• Aspects of the present technology are described above with reference to flowchart illustrations and/or block diagrams of methods, apparatus (systems) and computer program products according to embodiments of the present technology. It will be understood that each block of the flowchart illustrations and/or block diagrams, and combinations of blocks in the flowchart illustrations and/or block diagrams, can be implemented by computer program instructions. These computer program instructions may be provided to a processor of a general purpose computer, special purpose computer, or other programmable data processing apparatus to produce a machine, such that the instructions, which execute via the processor of the computer or other programmable data processing apparatus, create means for implementing the functions/acts specified in the flowchart and/or block diagram block or blocks.
  • These computer program instructions may also be stored in a computer readable medium that can direct a computer, other programmable data processing apparatus, or other devices to function in a particular manner, such that the instructions stored in the computer readable medium produce an article of manufacture including instructions which implement the function/act specified in the flowchart and/or block diagram block or blocks.
  • The computer program instructions may also be loaded onto a computer, other programmable data processing apparatus, or other devices to cause a series of operational steps to be performed on the computer, other programmable apparatus or other devices to produce a computer implemented process such that the instructions which execute on the computer or other programmable apparatus provide processes for implementing the functions/acts specified in the flowchart and/or block diagram block or blocks.
  • The flowchart and block diagrams in the Figures illustrate the architecture, functionality, and operation of possible implementations of systems, methods and computer program products according to various embodiments of the present technology. In this regard, each block in the flowchart or block diagrams may represent a module, segment, or portion of code, which comprises one or more executable instructions for implementing the specified logical function(s). It should also be noted that, in some alternative implementations, the functions noted in the block may occur out of the order noted in the figures. For example, two blocks shown in succession may, in fact, be executed substantially concurrently, or the blocks may sometimes be executed in the reverse order, depending upon the functionality involved. It will also be noted that each block of the block diagrams and/or flowchart illustration, and combinations of blocks in the block diagrams and/or flowchart illustration, can be implemented by special purpose hardware-based systems that perform the specified functions or acts, or combinations of special purpose hardware and computer instructions.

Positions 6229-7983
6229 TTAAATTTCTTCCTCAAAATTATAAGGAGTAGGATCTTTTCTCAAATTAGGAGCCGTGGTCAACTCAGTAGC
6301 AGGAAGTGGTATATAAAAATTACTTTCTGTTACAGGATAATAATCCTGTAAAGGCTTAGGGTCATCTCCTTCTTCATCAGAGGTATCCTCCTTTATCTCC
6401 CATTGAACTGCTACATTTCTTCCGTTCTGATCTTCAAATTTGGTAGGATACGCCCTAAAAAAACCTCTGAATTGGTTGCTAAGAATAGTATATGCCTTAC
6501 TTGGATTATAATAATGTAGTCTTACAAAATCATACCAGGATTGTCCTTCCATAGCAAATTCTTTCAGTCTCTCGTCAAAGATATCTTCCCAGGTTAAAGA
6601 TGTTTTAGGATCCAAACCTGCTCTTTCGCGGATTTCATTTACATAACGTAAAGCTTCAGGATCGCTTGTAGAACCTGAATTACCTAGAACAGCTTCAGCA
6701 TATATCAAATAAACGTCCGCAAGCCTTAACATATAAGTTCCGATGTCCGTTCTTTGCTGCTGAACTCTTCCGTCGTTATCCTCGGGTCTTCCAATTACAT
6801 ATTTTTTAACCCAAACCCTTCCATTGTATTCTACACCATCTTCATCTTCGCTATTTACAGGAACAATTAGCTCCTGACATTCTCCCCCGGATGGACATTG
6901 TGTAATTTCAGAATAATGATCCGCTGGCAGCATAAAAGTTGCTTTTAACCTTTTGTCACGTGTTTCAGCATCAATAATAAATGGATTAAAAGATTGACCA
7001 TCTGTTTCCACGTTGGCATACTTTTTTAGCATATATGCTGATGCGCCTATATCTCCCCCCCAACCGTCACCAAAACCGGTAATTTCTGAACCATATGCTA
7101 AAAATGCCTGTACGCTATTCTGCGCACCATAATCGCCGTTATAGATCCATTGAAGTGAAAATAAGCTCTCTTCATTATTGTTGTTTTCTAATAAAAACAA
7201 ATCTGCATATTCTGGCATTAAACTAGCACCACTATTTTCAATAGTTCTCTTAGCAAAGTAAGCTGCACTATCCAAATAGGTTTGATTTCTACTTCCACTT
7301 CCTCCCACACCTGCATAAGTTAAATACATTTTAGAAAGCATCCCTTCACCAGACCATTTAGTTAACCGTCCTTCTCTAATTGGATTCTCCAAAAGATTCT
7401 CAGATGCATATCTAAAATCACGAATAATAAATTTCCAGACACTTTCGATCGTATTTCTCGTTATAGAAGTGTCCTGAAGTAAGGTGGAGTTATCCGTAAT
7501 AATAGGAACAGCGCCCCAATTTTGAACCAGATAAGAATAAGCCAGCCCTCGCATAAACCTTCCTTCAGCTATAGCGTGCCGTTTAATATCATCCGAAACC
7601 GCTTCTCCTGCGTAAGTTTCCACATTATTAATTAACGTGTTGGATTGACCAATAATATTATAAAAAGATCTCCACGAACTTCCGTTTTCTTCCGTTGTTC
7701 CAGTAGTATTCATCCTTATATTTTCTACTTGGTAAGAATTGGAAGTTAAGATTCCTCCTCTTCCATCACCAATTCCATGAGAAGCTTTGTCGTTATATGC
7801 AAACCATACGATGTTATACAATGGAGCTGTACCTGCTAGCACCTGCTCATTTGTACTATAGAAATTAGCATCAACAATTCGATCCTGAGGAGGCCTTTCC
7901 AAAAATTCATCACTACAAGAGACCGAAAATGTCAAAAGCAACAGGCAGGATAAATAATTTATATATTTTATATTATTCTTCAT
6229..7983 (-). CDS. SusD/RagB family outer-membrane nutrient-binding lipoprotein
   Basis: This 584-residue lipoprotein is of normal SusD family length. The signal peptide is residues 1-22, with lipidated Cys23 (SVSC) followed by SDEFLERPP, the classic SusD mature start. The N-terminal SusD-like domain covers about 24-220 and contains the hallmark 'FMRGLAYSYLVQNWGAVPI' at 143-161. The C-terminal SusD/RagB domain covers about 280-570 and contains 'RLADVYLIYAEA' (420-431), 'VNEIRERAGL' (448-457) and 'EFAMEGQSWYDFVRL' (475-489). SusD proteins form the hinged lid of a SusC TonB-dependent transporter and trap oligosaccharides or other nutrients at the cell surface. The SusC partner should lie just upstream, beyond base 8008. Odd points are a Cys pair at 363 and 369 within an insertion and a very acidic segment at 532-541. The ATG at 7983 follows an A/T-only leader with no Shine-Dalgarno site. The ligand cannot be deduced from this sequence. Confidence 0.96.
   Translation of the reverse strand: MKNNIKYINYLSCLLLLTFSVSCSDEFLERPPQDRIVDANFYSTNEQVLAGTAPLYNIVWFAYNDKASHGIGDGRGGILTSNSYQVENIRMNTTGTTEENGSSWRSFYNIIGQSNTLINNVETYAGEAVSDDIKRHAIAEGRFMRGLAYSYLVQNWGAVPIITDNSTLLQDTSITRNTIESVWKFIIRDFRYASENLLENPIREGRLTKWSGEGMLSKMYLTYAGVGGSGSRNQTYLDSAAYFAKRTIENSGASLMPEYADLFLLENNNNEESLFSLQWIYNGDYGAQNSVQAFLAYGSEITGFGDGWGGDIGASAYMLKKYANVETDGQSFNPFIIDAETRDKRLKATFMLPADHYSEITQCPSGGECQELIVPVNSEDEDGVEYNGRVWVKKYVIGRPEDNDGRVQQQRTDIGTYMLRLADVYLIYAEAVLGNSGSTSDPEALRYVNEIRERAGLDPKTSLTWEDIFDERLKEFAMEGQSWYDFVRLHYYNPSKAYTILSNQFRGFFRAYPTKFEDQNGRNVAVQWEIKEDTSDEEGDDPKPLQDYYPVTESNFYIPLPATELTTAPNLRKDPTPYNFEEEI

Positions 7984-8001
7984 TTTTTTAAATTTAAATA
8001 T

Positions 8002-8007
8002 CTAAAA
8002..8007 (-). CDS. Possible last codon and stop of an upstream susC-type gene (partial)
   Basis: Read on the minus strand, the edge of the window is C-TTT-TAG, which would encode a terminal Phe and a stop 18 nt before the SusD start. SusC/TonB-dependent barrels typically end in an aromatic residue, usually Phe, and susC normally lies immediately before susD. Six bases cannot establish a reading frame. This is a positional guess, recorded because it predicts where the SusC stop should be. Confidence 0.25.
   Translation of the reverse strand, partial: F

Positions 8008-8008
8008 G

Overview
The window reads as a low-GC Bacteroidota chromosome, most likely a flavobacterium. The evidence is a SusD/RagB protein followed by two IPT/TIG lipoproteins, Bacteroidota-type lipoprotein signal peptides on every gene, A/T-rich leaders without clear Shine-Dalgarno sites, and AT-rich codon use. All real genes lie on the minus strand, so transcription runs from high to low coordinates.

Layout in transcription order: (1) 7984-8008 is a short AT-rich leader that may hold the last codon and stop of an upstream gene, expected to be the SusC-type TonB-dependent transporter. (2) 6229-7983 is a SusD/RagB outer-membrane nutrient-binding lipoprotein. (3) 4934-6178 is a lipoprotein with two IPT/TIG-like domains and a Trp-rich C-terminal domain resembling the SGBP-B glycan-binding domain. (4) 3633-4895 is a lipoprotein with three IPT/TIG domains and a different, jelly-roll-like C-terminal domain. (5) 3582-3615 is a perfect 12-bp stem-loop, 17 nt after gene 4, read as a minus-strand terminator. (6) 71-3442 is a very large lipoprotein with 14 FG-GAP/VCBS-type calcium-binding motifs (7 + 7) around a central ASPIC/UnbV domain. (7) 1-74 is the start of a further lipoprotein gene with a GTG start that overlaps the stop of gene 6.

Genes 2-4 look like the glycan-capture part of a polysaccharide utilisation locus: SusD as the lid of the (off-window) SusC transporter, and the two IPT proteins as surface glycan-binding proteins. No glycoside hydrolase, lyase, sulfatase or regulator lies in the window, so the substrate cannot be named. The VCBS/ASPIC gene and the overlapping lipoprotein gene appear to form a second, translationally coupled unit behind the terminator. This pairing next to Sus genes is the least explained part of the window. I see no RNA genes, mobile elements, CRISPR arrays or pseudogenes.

• While various embodiments have been described above, it should be understood that they have been presented by way of example only, and not limitation. The descriptions are not intended to limit the scope of the technology to the particular forms set forth herein. Thus, the breadth and scope of a preferred embodiment should not be limited by any of the above-described exemplary embodiments. It should be understood that the above description is illustrative and not restrictive. To the contrary, the present descriptions are intended to cover such alternatives, modifications, and equivalents as may be included within the spirit and scope of the technology as defined by the appended claims and otherwise appreciated by one of ordinary skill in the art. The scope of the technology should, therefore, be determined not with reference to the above description, but instead should be determined with reference to the appended claims along with their full scope of equivalents.

Claims (16)

What is claimed is:
1. A system for assigning a plurality of players to competitive groups in an interactive game, the system comprising:
one or more processors; and
logic encoded in one or more tangible media for execution by the one or more processors and when executed operable to perform operations comprising:
evaluating one or more skill levels for each of the plurality of players, the one or more skill levels indicative of player performance relative to the interactive game;
comparing the plurality of players to one another using their respective skill levels; and
grouping two or more of the plurality of players together into a competitive group based upon the comparison of skill levels.
2. The system according to claim 1, wherein a competitive group comprises a subset of a total player population.
3. The system according to claim 1, wherein the logic when executed is further operable to perform operations comprising matching two or more competitive groups in competition within the interactive game based upon at least one game parameter of the interactive game.